By Transmute Jun
I just got back from Walker Stalker Con – San Francisco, held April 15 & 16 at Fort Mason Center. For those who are unfamiliar, Walker Stalker is a series of conventions focusing on The Walking Dead television show. The same company also puts on the Heroes & Villains Fan Fests and other Fan Fest events, so they have a good share of the pop culture convention market. Attendees are able to meet and interact with the stars from their favorite shows by purchasing autographs and photo ops, as well as watching panels put on by the con. The closest comparison I can make to my experience this past weekend is that it was similar to the Star Trek cons put on by Creation Entertainment, especially in terms of the accessibility to actors from the related franchise.
Having never properly experienced a Walker Stalker con before, I was curious to see what it would be like. Relatively speaking, San Francisco is a small event for Walker Stalker, with about 7,000 attendees over the course of the weekend. Even so, the guest lineup was impressive, including current cast members such as Norman Reedus (Daryl), Jeffrey Dean Morgan (Negan) and Tom Payne (Jesus), as well as the recently departed, such as Michael Cudlitz (Abraham), Michael Rooker (Merle) and Scott Wilson (Herschel), as well as many others.
Of the 7,000 attendees, approximately 100 are gold and platinum VIPs, another 200-300 are regular VIPs, and the remainder is general attendees. The gold and silver VIPs got special treatment, including first entrance into the con, ‘fast pass’ lines for celebrity autographs and dedicated seats up front at the panel stage. These packages also included a set number of autographs and photo ops from the celebrity guests. Regular VIPs had no included autographs or photo ops, nor dedicated seating, but they were let into panels and autographs before general attendees and got to enter the con 90 minutes before general attendees in the morning. So roughly 5% of the attendees had ‘special treatment’. Whether or not it would be worth it to pay extra for such treatment is up to the individual attendee. If you plan on purchasing a lot of autographs and photo ops, or if dedicated seating at the panels is of primary importance, then it might be for you. But most attendees were quite happy with their ‘general’ status, and I heard few complaints about the exhibit hall or the organization of the associated lines. I was very impressed by the efficiency with which the lines were organized, and the way attendees were treated as they moved through the process and interacted with their chosen celebrities.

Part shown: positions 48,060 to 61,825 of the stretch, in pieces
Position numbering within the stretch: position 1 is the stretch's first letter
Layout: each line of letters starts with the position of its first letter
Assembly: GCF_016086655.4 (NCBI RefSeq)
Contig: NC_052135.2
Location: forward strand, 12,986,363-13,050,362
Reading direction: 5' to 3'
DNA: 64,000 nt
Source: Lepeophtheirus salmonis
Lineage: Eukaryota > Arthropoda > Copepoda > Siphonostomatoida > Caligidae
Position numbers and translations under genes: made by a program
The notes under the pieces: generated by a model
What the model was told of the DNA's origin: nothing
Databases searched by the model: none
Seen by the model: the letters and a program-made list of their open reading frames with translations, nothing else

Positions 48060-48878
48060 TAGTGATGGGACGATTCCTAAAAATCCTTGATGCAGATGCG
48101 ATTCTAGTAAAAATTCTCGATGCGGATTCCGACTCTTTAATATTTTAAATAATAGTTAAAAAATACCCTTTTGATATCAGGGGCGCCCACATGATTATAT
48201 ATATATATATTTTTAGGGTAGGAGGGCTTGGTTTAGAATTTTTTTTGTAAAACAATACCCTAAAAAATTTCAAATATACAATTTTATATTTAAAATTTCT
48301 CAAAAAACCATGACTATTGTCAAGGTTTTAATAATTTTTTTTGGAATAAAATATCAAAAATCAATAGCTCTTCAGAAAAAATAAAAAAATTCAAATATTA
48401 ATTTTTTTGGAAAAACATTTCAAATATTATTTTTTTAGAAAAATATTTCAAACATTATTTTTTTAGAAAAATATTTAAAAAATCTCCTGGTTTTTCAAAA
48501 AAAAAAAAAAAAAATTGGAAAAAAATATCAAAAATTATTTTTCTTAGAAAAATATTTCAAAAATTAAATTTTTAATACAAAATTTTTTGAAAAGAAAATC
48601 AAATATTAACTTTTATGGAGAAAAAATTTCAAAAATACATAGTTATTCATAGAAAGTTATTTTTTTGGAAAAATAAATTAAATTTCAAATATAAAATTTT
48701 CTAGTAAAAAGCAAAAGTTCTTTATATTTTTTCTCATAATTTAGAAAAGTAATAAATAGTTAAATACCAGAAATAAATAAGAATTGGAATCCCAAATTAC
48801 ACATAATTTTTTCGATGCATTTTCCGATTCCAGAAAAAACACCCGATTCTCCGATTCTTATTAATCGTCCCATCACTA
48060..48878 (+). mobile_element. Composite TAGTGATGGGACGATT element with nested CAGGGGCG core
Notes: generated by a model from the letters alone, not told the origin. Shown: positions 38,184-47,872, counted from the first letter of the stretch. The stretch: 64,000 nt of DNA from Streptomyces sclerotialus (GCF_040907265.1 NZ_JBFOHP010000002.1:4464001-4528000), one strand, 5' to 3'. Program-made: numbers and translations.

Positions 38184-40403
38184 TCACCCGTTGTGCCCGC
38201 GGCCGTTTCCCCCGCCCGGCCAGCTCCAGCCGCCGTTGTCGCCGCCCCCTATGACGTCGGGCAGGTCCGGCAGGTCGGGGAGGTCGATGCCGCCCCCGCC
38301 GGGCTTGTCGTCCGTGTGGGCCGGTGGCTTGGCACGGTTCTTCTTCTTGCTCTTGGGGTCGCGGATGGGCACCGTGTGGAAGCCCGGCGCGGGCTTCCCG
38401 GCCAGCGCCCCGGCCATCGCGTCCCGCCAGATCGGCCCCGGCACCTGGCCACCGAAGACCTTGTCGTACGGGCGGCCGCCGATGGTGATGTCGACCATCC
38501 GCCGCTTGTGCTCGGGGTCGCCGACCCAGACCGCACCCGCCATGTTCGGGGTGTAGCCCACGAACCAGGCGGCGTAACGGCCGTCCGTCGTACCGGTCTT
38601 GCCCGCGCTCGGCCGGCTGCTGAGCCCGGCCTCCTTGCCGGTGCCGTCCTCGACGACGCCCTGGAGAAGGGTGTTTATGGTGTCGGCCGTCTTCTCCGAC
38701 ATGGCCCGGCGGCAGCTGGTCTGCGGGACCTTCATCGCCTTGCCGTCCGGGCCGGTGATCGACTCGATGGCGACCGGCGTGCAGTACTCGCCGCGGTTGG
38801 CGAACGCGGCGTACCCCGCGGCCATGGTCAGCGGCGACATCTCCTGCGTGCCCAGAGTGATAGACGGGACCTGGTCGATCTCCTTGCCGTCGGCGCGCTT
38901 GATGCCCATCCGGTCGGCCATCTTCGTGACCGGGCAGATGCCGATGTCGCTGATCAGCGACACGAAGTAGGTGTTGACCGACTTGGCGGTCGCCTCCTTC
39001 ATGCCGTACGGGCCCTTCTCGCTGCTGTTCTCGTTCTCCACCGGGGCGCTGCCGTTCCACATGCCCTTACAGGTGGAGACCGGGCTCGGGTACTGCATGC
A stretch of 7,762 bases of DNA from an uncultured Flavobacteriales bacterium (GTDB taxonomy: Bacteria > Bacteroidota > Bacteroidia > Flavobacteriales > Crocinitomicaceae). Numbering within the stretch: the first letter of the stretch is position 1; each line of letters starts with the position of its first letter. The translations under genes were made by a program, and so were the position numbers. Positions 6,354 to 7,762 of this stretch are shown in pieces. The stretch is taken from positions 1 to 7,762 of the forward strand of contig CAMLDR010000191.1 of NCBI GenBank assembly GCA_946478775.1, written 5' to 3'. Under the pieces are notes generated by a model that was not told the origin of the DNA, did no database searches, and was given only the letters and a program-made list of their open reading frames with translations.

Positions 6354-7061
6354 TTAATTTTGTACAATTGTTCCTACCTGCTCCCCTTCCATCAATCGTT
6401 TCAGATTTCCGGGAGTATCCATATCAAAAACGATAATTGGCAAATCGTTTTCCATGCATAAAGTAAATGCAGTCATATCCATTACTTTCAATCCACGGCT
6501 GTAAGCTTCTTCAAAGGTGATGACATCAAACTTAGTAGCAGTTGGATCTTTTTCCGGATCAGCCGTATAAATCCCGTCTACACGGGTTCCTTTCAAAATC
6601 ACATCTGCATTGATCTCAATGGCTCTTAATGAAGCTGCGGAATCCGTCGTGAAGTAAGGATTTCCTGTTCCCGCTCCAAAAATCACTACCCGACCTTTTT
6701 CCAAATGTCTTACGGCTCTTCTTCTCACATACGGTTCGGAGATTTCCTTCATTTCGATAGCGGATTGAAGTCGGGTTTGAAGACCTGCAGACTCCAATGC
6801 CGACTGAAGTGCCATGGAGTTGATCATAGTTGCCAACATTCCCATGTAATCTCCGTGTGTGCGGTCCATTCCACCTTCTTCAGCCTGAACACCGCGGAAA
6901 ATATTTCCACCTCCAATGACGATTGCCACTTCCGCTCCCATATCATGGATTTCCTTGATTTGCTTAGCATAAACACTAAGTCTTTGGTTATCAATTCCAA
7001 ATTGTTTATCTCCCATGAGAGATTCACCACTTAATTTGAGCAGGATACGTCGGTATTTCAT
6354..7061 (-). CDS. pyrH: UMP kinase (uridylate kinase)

The Fort Mason venue was interesting and beautiful, but not really suited for a convention of this nature. Due to logistical issues, Walker Stalker was only allowed to use one building, which housed the exhibit hall and some of the autographs. Everything else was outdoors. The remaining autographs and photo ops were under portable tents, but the panel stage (there was only one venue for panels) was minimally covered, with the seating for attendees (even those expensive gold and platinum VIP seats) left completely open to the elements. This was really the only negative of the con for me. On Saturday, the weather was warm by San Francisco standards and many attendees wore shorts, some of them getting sunburn waiting for and attending panels. On Sunday the weather was much worse, as the forecast called for rain, and it delivered in spades. It was typical of a winter storm in San Francisco, with rain falling nearly all day. For those of us waiting for panels and sitting outdoors it made for a miserable experience (although one that was still worth it, thanks to the quality of the panels presented). Surprisingly, no attempt was made to cover the seating on either day, even though the forecast was well known and the weather was not unexpected.
The other negative of the panel experience was the lack of seating. While there were 7,000 attendees, there were only 300 seats in front of the stage. For popular panels, such as Jeffrey Dean Morgan’s appearance, this meant that there were hundreds of people standing behind the seating area, crammed in and blocking walkways, which must surely have been an uncomfortable experience! Then on Sunday, as many attendees waited in a downpour, the staff began removing the chairs, telling everyone that it would be standing room only. No proper explanation was given for this, although my guess is that they simply wanted to accommodate more people in the small ‘seating’ area. However telling this to drenched and tired attendees did not go over well. I would have expected an organization with experience in putting on pop culture cons to have provided a better venue for panels. Hopefully if Walker Stalker holds future conventions at Fort Mason Center, they will have use of more buildings or provide a bigger, covered area for panels.
Overall, it was clear that attendees enjoyed themselves at Walker Stalker San Francisco, and I expect that many of them will return next year. I know that I will be among them. This was my first real Walker Stalker experience, but it whetted my appetite for more.
Have you attended Walker Stalker cons? Join the conversation on FoCC!